No part of Victoria and very little of Queensland and New South Wales lie within this area.
Into the continent, and sweeping sometimes across western and southern Queensland to the northern interior of New South Wales.
Rainfall band circles across the continent through the middle of the Northern Territory, embraces the entire centre and south-west of Queensland, with the exception of the extreme south-western angle of the state, and includes the whole of the interior of New South Wales to a line about 200 m.
M., comprising half of Queensland, the Northern Territory, and the northwestern divisions of Western Australia.
The whole of New South Wales, Victoria and South Australia proper, half of Queensland, and more than half of Western Australia, comprising 1,801,700 sq.
The climate of the Northern Territory is extremely hot, except on the elevated tablelands; altogether, the temperature of this part of the continent is very similar to that of northern Queensland, and the climate is not favourable to Europeans.
Previous to the existence of the strait, and across its site, there poured into Australia a wealth of Papuan forms. Along the Pacific slope of the Queensland Cordillera these found in soil and climate a congenial home.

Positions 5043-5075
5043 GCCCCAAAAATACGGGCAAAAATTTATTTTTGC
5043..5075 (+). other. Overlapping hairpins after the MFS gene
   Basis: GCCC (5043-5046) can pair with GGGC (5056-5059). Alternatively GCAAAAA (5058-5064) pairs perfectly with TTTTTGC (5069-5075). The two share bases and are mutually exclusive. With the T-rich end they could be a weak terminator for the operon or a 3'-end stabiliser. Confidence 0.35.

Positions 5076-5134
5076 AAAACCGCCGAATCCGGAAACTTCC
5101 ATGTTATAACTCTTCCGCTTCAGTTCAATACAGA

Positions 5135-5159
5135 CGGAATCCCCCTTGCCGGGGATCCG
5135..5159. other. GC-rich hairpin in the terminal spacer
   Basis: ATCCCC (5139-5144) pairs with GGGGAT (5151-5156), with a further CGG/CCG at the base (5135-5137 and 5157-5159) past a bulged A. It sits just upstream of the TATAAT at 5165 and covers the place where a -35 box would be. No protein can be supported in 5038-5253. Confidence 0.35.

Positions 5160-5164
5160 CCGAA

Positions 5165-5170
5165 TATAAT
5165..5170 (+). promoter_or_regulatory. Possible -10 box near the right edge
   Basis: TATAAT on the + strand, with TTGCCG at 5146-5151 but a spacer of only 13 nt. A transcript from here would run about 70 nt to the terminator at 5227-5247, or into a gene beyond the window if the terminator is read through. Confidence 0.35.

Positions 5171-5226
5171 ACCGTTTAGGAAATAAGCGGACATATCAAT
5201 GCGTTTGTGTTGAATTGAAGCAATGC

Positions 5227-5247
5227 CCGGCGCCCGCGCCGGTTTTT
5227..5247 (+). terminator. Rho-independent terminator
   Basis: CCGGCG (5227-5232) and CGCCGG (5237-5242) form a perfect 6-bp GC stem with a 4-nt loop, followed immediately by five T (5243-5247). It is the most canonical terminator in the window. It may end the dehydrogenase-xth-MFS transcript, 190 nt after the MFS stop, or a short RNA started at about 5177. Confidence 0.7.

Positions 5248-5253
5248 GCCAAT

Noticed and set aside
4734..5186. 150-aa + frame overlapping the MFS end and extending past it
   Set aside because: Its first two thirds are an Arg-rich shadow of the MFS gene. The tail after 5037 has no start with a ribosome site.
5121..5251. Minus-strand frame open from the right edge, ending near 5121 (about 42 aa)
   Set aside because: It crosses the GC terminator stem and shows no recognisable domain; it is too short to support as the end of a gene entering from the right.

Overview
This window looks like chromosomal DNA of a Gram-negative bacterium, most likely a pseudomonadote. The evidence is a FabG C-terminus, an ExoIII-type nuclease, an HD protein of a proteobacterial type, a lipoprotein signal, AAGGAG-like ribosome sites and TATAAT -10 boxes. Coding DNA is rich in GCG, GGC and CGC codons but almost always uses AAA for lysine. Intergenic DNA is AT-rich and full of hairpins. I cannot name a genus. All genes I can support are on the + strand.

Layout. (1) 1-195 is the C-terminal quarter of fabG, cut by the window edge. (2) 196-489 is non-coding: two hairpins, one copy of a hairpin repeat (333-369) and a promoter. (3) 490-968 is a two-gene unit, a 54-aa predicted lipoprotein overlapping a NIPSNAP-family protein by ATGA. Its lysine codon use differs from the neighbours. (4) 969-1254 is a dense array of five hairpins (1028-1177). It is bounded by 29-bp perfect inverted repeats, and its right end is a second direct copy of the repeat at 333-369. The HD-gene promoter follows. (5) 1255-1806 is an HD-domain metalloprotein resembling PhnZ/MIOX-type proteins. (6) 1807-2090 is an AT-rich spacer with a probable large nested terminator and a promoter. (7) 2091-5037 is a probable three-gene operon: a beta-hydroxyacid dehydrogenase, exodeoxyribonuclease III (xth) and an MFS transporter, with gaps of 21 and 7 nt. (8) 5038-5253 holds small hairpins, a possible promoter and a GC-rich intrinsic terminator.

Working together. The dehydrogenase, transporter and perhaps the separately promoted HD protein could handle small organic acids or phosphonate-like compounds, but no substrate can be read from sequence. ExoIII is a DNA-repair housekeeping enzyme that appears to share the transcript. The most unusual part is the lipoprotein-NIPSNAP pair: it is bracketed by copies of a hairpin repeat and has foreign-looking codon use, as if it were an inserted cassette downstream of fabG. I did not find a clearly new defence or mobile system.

Arboreal species include the well-known opossums (Phalanger); the extraordinary tree-kangaroo of the Queensland tropics; the flying squirrel, which expands a membrane between the legs and arms, and by its aid makes long sailing jumps from tree to tree; and the native bear (Phascolarctos), an animal with no affinities to the bear, and having a long soft fur and no tail.
The ornithology of New South Wales and Queensland is more varied and interesting than that of the other provinces.
The great crocodile of Queensland has been known to attain a length of 30 ft.; there is a smaller one about 6 ft.
The " mudfish " of Queensland (Ceratodus Forsteri) belongs to an ancient order of fishes - the Dipnoi, only a few species of which have survived from past geological periods.
This element was introduced via Torres Strait, and spread down the Queensland coast to portions of the New South Wales littoral, and also round the Gulf of Carpentaria, but has never been able to obtain a hold in the more arid interior.
With these might be associated the gigantic lily of Queensland (Nymphaea gigantea), the leaves of which float on water, and are quite 18 in.
The assertion by the Queensland authorities that there are 50,000 aborigines in that state is a crude estimate, and may be far wide of the truth.
Chinese, numbering about 30,000, are chiefly found in New South Wales, Queensland, Victoria, and the Northern Territory.
South Sea Islanders and other coloured races, numbering probably about 15,000, were in 1906 to be found principally in Queensland, but further immigration of Pacific Islanders to Australia is now restricted, and the majority of those in the country in 1906 were deported by the middle of 1907.
The distribution of population at the close of 1906 (4,118,000) was New South Wales 1,530,000, Victoria 1,223,000, Queensland 534,000, South Australia 381,000, Western Australia 270,000, Tasmania 180,000.